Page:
DOHA // After the killing of his 16-year-old son Mohammed in England, Abdulla al Majed vowed, "justice has to be done". Some 16 months later that justice has come, but it is not the sort the grieving father envisioned. The judge Anthony Scott-Gall last week sentenced George Austin, 22, from South London, to four and a half years in jail for the killing of Mohammed. Austin has been in police custody since November 2008. With more than a year of time served, plus a possible early release for good behaviour, he could be a free man by early 2011.
"I'm not happy, I'm angry," said Mr al Majed. "The judge was very good, very fair - the fault is with the British justice system. Their penal code encourages killing because it does not punish harshly. What guarantee do we have that when he's released he will not kill again?" In the summer of 2008, Mohammed al Majed left Doha to study English at an international school in Hastings, England. A few days before he was due to complete his studies and return home, Mohammed was with a couple classmates outside a kebab shop. Austin and two of his friends, all of whom had been drinking alcohol, began harassing the foreign students with racist taunts.
Austin struck Mohammed in the face as the teenager tried to run away. Mohammed's head slammed into a kerb. He suffered a fractured skull and a brain haemorrhage and died in hospital three days later. Austin was convicted of manslaughter last month and sentenced on November 25. His attorney, Susan Rodham, argued that the killing "was not premeditated", and that the head wounds were "indirect" and "not foreseeable". The British newspaper The Observer termed the sentence "lenient".
"He should have gotten either a death sentence or 25 years in jail," Mr al Majed said. "Sharia says, 'An eye for an eye.'" In Qatar, such a killing would probably receive a harsher penalty. "The sentence would depend on many factors - including the age of the defendant, did the victim die immediately, the anger of the victim's family - but it would certainly be more than this," said Hanan Malaeb, a law professor at Qatar University.
She estimated the punishment could vary from the death penalty plus a "blood money" payment of up to 150,000 Qatari rials (Dh151,322) to the victim's family, to a much smaller fine and a dozen years in jail. "If this happened to my son, I don't think a few years would be enough," Prof Malaeb added. "This would not give me the satisfaction that he got his punishment." Mohammed's family remains unsatisfied. His mother, father and four siblings live together in Doha, and recall the 16-year-old who liked football and was a member of the Kashafa, or scouts.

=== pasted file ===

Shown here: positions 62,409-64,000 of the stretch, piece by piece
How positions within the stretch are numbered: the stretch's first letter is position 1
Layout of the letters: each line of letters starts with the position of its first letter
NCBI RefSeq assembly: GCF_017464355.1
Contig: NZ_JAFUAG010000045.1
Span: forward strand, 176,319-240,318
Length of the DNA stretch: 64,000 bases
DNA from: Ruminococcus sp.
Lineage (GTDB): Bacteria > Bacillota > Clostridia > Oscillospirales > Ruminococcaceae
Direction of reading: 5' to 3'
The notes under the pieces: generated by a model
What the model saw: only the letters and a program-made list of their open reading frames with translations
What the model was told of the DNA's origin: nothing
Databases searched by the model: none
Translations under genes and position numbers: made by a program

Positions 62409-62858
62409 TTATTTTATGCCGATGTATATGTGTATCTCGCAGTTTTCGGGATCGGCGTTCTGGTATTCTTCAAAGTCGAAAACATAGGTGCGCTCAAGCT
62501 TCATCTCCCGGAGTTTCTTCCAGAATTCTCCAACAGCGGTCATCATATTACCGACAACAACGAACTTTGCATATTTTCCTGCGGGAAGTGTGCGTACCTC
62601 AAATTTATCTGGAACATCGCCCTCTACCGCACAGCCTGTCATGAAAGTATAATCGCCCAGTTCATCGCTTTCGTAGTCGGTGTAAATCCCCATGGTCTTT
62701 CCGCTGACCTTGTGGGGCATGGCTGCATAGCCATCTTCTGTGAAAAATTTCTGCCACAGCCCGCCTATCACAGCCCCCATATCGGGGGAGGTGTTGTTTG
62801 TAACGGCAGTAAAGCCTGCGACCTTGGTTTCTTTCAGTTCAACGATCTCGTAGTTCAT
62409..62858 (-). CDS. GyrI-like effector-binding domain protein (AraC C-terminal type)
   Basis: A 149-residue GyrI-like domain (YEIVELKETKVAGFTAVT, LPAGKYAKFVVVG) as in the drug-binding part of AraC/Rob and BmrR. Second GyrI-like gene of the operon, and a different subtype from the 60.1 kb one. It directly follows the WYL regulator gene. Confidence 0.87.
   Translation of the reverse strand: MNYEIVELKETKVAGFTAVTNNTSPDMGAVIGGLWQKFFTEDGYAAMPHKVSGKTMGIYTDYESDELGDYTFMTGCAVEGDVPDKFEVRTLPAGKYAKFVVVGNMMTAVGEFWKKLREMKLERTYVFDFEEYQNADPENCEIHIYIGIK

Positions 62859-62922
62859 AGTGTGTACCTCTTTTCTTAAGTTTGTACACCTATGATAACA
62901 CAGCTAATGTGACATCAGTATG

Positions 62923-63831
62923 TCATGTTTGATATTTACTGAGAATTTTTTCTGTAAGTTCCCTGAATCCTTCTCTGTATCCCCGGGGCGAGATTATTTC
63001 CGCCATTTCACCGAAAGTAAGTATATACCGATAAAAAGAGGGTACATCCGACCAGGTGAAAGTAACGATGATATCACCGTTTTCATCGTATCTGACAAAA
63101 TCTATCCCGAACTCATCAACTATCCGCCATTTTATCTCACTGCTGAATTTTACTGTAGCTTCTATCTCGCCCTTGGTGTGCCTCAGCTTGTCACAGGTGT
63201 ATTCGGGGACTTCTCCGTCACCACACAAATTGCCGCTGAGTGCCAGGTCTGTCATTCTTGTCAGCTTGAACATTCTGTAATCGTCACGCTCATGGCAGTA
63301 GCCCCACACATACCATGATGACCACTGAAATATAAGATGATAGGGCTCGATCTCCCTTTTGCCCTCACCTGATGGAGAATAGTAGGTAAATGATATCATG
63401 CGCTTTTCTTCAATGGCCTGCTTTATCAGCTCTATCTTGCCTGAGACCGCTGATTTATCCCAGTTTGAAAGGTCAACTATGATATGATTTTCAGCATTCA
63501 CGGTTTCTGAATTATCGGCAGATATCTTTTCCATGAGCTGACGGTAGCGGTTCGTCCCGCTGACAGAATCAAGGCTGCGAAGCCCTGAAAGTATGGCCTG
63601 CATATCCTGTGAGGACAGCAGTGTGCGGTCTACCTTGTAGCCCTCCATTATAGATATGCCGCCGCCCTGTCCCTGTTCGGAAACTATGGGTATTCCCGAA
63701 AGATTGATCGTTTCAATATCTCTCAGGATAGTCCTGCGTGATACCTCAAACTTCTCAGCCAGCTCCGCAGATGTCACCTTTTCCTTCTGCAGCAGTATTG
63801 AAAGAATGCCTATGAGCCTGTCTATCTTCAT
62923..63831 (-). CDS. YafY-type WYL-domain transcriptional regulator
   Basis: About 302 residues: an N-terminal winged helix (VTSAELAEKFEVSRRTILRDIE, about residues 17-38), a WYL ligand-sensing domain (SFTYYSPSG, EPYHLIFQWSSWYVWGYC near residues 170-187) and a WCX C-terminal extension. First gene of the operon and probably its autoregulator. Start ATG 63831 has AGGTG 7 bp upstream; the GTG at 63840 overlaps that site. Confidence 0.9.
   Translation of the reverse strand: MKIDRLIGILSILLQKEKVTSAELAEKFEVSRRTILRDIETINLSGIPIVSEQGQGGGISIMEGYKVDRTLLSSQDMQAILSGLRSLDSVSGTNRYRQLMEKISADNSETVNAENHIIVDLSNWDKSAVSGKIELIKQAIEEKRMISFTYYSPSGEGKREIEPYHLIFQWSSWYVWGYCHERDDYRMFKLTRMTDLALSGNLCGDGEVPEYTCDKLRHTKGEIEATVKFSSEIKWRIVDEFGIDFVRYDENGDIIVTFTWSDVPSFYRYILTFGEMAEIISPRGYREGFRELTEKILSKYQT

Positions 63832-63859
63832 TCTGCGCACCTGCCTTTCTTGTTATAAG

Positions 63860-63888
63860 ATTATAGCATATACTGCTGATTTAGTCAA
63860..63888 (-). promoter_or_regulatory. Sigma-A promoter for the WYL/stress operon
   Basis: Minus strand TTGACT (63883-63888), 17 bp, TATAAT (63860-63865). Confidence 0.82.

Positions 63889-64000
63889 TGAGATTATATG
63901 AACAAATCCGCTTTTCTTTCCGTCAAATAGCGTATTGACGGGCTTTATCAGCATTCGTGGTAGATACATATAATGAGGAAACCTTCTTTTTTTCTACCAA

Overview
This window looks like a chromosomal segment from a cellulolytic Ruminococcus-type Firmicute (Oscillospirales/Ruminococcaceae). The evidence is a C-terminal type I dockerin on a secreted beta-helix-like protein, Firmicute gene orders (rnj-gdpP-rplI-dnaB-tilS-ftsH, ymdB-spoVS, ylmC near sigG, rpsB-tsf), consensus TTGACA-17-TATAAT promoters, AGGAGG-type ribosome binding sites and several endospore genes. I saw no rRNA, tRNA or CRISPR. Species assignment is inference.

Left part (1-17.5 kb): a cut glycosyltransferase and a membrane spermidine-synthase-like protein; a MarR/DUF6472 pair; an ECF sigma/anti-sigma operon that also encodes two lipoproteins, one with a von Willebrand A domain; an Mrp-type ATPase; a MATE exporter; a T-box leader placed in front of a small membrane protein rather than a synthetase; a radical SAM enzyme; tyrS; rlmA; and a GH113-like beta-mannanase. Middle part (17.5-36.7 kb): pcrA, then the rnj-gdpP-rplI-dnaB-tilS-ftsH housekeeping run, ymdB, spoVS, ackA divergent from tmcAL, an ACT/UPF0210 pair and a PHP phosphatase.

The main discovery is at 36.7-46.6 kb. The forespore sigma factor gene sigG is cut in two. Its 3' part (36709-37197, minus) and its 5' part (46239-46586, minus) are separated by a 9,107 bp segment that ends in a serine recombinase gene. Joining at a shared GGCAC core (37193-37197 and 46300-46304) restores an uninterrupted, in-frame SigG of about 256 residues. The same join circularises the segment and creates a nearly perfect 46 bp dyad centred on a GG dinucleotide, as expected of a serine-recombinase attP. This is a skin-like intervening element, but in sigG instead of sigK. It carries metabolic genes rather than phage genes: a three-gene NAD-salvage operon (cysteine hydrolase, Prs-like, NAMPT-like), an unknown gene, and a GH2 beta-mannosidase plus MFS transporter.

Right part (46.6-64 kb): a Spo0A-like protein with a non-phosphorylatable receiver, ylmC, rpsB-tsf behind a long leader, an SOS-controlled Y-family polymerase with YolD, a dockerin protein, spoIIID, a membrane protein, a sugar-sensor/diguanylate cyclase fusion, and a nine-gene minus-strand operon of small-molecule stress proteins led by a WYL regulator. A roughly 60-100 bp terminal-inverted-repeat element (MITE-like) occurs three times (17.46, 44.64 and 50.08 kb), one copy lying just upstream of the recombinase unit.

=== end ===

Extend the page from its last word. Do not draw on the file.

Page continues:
"Still no days pass without shedding tears," said Mr al Majed. "It still makes me too sad to remember him - I don't like to think about it. All of his family is missing him. But now we are not only upset about losing him, we are upset about this sentence." Each year, about 40,000 foreign students study English in Hastings, an East Sussex town of about 85,000. Police say confrontations with locals are not uncommon. Just hours before the incident, the owner of the kebab shop had warned police about the potential for violence from Austin and his friends.
"This was the duty of the British government, but they have failed," Mr al Majed said. On Tuesday the killer's mother, Jacqueline Austin, pleaded guilty to perverting the course of justice. She helped her son flee the country to evade capture a month after the killing. In sentencing Austin, the judge said: "What a sad indictment you are for the youth of Britain." The victim's father puts the killing in context.
"We have respect for the British people," said Mr al Majed. "But some like this George, they defame the country. They are a danger to their own society." Mr al Majed believes the scars left by Austin will be deep and lasting. "The Quran says: 'To kill one man is to kill all of humanity,'" he said. "He has not just killed one person he has killed against a family and a nation." @Email:firstname.lastname@example.org